Let’s localise

Living

SHARE THE BURDEN Large tools and machinery can be expensive, so why not start a tool library, or a ‘library of things’.

How we can rescale our local economies

Green Living
McKinley Neal

The bulk of our lives have been marked by steady progress to a more globalised world, where foods that we might never have imagined are on the supermarket shelves, and items produced in countries very far away are in nearly every shop.
This has given us unprecedented choice as consumers, but it has changed the structure of our world systems in ways we are really starting to notice now as Covid-19 and the climate crisis put pressure on everything.
As I discussed last week, it can take more effort to source local Irish food, even if it is grown close to us. Finding and supporting makers of other products in Ireland can sometimes be harder to do, especially in a period where many markets, fairs and other showcase events have been cancelled.
There is a growing movement, though, that suggests that more collective efforts need to be made to help (re)localise our economies to ensure livelihoods for people at a local level, and to cut down on some of the extreme impacts of globalisation (excess production in far off countries and long haul transportation to import items) that drive climate change.
An international organisation, Local Futures, is dedicated to supporting the ‘economics of happiness’ by providing resources to empower communities to ‘re-scale the economy back to a human level’.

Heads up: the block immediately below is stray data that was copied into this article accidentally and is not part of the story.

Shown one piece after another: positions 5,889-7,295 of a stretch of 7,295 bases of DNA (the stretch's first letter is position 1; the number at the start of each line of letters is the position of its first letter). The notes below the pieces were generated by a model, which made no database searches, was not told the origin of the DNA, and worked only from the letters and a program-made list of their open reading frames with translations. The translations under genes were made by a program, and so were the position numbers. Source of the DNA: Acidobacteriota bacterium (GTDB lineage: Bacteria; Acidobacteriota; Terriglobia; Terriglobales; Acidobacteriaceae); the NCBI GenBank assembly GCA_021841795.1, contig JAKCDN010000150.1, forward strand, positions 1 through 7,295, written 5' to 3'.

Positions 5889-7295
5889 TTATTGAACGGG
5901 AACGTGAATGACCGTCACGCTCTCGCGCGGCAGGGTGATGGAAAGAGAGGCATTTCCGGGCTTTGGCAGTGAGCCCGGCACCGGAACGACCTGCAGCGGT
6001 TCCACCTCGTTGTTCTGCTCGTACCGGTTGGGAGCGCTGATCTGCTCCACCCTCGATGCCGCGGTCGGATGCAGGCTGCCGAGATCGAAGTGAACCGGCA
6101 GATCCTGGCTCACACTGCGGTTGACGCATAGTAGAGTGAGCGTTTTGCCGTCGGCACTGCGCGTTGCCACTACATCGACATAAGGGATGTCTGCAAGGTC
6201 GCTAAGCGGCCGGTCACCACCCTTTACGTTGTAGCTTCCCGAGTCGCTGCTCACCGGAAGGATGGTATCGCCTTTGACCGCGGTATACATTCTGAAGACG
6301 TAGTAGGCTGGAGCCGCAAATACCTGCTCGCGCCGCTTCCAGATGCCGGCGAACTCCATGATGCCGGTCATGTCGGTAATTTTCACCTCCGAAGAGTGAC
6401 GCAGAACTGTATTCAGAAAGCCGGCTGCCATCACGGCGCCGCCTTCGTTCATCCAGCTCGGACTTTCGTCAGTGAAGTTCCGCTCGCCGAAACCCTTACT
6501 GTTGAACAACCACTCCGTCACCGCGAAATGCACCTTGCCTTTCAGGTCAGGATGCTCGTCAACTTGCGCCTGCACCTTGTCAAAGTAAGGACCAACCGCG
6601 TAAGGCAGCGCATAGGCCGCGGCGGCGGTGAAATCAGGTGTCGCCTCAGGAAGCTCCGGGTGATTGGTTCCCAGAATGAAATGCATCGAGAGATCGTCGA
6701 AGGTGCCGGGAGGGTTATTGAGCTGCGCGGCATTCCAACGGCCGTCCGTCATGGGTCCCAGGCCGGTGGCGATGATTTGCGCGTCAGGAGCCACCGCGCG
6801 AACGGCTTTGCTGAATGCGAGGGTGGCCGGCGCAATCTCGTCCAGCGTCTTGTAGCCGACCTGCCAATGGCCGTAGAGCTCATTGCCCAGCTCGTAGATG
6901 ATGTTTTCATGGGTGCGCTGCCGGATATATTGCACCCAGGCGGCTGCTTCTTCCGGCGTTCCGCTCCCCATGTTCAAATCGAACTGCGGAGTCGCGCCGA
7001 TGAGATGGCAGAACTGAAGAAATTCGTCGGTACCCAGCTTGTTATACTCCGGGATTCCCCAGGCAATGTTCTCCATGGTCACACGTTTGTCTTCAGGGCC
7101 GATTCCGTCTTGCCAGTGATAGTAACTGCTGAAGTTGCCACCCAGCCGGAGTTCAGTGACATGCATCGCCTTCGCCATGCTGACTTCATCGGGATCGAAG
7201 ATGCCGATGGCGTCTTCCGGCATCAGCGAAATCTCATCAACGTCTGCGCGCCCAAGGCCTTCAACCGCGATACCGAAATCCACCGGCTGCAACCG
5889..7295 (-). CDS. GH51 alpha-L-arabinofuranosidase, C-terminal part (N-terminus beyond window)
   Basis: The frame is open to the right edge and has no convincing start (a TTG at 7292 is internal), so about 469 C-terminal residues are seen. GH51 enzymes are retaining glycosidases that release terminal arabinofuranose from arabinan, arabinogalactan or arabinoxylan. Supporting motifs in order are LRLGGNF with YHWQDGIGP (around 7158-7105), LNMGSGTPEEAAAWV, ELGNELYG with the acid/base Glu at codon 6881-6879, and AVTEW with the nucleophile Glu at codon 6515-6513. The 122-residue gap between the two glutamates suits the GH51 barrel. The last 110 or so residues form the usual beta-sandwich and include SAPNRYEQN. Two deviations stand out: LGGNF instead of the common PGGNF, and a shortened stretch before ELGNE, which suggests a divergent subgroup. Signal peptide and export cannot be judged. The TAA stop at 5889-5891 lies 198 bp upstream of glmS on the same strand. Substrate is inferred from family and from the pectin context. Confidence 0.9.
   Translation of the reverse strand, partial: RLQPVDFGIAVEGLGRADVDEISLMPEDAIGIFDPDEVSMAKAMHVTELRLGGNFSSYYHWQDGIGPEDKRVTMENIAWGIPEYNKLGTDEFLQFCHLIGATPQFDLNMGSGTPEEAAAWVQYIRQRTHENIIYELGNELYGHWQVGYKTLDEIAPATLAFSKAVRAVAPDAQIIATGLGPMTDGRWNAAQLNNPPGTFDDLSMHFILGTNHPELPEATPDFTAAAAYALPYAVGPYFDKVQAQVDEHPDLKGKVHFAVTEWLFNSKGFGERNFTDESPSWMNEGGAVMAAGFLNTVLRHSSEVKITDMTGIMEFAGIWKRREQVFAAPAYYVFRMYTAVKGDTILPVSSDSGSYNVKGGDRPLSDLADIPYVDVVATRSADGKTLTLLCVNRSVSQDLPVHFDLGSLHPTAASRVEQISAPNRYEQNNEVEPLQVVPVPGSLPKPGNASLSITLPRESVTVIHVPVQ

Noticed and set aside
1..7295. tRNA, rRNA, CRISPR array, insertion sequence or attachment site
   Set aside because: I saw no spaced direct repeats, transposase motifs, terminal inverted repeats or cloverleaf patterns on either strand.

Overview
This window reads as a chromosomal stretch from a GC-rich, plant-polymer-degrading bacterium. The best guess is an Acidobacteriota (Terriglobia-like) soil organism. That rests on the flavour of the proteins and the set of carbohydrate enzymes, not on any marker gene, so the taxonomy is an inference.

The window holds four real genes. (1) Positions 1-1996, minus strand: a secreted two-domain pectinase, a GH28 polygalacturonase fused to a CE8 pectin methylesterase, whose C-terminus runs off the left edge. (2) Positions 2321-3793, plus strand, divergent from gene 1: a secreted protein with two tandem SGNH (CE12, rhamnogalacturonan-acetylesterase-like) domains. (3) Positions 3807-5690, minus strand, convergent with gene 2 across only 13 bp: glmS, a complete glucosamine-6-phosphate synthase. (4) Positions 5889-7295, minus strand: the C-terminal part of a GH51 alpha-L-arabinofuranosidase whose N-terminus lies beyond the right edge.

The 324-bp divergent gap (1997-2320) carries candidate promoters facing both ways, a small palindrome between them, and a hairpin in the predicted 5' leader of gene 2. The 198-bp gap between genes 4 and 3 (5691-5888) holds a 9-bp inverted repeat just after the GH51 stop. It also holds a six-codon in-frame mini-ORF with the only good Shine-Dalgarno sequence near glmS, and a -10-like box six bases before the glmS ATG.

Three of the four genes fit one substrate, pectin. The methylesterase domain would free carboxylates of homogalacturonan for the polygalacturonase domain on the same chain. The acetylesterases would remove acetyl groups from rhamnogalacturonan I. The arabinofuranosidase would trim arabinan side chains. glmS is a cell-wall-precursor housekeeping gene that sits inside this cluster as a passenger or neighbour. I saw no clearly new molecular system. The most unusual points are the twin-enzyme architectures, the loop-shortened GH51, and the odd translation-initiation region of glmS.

In practice, this means suggesting actions that communities can take to encourage local commerce, such as:

Move your money
This action focuses on getting people to use financial services that benefit the people and businesses closest to them, rather than relying on multinational banks. In Ireland in particular, the banking options have reduced in the past several years with closures of larger banks, but fortunately local credit unions and An Post now offer a wider range of accounts and services to fill the gap.

Join or start a tool library
This suggestion is a way to get us all to consider whether there are specialty items that we would be better off using on a borrow-return basis, rather than individually purchasing goods that we use only occasionally. These initiatives are known as ‘lending libraries’ or ‘libraries of things’ that work particularly well for large and expensive tools, kitchen gadgets, outdoor equipment and other items, and hearkens back to a time when neighbours shared resources more regularly.

Start a ‘buy local’ campaign
This is very similar to what we have seen at a national level to encourage buying Irish for Christmas especially. The championgreen.ie campaign focuses on shifting the estimated 70 percent of online shopping that Irish consumers spend with companies abroad to benefit Irish retailers and producers instead. Further region- and county-specific initiatives would serve our Mayo businesses even more.

Reclaim the grid
Reclaim your community’s electrical grid means reclaiming control of local utilities, and deciding more democratically about power sources, pricing and availability. In Mayo, the Claremorris and Western District Energy Co-Op are pioneering community energy, and more information can be found at claremorris-energy-coop.com.
Check out localfutures.org for more ideas. Let’s localise!

McKinley Neal co-runs PAX Whole Foods & Eco Goods, a minimal-waste shop in Westport offering bulk organic foods, reusable goods, household products, eco-friendly personal care items and gifts.